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|The Time Machine
|H. G. [Herbert George] Wells
|Page 2 of 6
`_I_ have not,' said the Provincial Mayor.
`It is simply this. That Space, as our mathematicians have it, is spoken of as having three dimensions, which one may call Length, Breadth, and Thickness, and is always definable by reference to three planes, each at right angles to the others. But some philosophical people have been asking why THREE dimensions particularly--why not another direction at right angles to the other three?--and have even tried to construct a Four-Dimension geometry. Professor Simon Newcomb was expounding this to the New York Mathematical Society only a month or so ago. You know how on a flat surface, which has only two dimensions, we can represent a figure of a three-dimensional solid, and similarly they think that by models of thee dimensions they could represent one of four--if they could master the perspective of the thing. See?'
`I think so,' murmured the Provincial Mayor; and, knitting his brows, he lapsed into an introspective state, his lips moving as one who repeats mystic words. `Yes, I think I see it now,' he said after some time, brightening in a quite transitory manner.
`Well, I do not mind telling you I have been at work upon this geometry of Four Dimensions for some time. Some of my results are curious. For instance, here is a portrait of a man at eight years old, another at fifteen, another at seventeen, another at twenty-three, and so on. All these are evidently sections, as it were, Three-Dimensional representations of his Four-Dimensioned being, which is a fixed and unalterable thing.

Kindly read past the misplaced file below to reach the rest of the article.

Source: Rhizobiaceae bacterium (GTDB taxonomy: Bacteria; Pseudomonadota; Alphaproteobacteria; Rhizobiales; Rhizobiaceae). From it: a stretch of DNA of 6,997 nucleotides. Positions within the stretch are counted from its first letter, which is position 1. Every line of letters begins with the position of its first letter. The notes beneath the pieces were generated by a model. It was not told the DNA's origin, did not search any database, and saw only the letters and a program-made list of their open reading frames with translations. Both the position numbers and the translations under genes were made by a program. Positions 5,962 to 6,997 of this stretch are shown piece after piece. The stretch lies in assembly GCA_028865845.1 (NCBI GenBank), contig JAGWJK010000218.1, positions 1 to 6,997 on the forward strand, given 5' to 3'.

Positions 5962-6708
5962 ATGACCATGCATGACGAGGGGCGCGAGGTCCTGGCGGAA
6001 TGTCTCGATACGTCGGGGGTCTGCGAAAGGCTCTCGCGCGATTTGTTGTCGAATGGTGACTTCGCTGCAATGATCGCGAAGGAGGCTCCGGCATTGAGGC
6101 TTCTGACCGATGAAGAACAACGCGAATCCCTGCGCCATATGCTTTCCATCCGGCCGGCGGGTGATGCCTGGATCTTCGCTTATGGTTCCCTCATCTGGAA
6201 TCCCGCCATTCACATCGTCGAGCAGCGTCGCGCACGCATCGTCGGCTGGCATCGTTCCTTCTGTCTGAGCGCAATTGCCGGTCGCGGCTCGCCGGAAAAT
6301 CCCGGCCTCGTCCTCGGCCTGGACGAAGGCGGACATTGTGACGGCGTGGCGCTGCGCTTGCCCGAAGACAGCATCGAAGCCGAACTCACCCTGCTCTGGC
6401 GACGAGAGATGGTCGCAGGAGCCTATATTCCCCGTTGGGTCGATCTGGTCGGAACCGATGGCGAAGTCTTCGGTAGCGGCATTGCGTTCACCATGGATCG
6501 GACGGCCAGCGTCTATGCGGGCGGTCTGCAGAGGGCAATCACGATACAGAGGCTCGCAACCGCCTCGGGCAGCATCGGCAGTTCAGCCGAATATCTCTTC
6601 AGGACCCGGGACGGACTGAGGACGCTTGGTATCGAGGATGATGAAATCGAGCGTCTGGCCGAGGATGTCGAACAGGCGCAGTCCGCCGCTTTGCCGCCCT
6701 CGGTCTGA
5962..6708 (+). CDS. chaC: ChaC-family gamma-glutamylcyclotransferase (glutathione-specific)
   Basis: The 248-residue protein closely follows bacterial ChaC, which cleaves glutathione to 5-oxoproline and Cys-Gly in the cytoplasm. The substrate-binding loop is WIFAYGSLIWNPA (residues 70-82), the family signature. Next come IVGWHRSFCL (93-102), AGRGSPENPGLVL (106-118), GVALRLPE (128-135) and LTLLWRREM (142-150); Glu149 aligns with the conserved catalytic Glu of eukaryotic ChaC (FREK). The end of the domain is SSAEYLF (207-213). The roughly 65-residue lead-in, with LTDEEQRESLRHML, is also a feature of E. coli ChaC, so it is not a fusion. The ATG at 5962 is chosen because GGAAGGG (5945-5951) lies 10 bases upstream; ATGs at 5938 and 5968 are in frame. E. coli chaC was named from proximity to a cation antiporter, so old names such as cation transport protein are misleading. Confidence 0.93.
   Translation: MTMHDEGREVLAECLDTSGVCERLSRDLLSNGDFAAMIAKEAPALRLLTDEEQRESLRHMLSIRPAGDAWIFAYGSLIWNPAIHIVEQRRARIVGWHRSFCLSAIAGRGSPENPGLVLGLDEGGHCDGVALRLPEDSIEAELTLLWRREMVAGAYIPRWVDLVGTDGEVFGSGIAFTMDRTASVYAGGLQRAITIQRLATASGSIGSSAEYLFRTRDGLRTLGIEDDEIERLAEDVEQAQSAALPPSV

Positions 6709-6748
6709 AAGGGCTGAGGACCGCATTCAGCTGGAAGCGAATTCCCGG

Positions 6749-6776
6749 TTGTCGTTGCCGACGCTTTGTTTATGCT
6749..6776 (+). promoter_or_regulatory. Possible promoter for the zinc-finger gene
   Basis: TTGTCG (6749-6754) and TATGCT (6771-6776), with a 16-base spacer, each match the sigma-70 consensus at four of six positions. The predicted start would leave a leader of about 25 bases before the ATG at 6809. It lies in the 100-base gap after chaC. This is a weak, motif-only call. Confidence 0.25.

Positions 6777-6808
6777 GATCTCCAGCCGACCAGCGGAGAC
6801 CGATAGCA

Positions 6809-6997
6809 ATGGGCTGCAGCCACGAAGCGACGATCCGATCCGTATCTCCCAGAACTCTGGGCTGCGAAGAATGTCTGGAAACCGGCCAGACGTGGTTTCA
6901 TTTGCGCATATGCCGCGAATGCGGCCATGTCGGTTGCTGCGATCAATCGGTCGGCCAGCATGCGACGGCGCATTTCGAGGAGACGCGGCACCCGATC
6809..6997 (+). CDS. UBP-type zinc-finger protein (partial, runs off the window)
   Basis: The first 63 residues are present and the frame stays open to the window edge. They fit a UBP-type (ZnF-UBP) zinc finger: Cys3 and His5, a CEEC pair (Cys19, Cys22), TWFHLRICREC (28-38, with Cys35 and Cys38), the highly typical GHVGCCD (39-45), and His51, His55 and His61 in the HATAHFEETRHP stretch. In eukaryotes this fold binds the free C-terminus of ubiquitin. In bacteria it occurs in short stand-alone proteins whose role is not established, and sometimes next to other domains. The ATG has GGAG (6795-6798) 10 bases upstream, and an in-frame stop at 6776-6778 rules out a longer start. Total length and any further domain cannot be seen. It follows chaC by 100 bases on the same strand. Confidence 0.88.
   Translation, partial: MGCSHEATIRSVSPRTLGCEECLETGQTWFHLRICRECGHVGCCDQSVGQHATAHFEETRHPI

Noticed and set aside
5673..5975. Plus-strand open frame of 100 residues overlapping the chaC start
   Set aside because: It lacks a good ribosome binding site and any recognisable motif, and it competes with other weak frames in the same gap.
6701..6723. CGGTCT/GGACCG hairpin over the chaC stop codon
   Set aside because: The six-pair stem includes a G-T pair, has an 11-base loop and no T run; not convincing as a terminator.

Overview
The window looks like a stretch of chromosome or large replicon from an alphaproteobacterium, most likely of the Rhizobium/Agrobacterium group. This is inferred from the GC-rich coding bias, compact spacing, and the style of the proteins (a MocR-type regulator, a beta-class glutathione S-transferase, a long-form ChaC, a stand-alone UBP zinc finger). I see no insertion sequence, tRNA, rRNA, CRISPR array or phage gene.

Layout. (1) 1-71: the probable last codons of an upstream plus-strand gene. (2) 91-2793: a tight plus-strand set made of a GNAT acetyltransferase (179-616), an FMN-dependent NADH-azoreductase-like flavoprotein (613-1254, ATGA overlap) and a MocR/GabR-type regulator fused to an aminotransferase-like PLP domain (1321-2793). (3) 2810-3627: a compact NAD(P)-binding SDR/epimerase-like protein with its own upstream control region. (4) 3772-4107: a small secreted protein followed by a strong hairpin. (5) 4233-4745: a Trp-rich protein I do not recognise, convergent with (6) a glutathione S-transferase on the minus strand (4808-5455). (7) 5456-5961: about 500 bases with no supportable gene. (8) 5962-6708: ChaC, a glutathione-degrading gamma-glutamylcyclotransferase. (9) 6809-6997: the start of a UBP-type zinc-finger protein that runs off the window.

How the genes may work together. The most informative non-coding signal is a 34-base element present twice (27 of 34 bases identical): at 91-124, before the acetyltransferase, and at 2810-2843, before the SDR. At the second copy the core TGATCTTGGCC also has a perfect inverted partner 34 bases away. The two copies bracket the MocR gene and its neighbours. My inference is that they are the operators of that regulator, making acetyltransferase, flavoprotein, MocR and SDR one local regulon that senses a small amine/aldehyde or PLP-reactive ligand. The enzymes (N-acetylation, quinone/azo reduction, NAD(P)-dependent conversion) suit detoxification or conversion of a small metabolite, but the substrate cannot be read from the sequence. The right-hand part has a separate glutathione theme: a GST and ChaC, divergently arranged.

`Scientific people,' proceeded the Time Traveller, after the pause required for the proper assimilation of this, `know very well that Time is only a kind of Space. Here is a popular scientific diagram, a weather record. This line I trace with my finger shows the movement of the barometer. Yesterday it was so high, yesterday night it fell, then this morning it rose again, and so gently upward to here. Surely the mercury did not trace this line in any of the dimensions of Space generally recognized? But certainly it traced such a line, and that line, therefore, we must conclude was along the Time-Dimension.'
`But,' said the Medical Man, staring hard at a coal in the fire, `if Time is really only a fourth dimension of Space, why is it, and why has it always been, regarded as something different? And why cannot we move in Time as we move about in the other dimensions of Space?'
The Time Traveller smiled. `Are you sure we can move freely in Space? Right and left we can go, backward and forward freely enough, and men always have done so. I admit we move freely in two dimensions. But how about up and down? Gravitation limits us there.'
`Not exactly,' said the Medical Man. `There are balloons.'
`But before the balloons, save for spasmodic jumping and the inequalities of the surface, man had no freedom of vertical movement.' `Still they could move a little up and down,' said the Medical Man.
`Easier, far easier down than up.'
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|The Time Machine
H. G. [Herbert George] Wells
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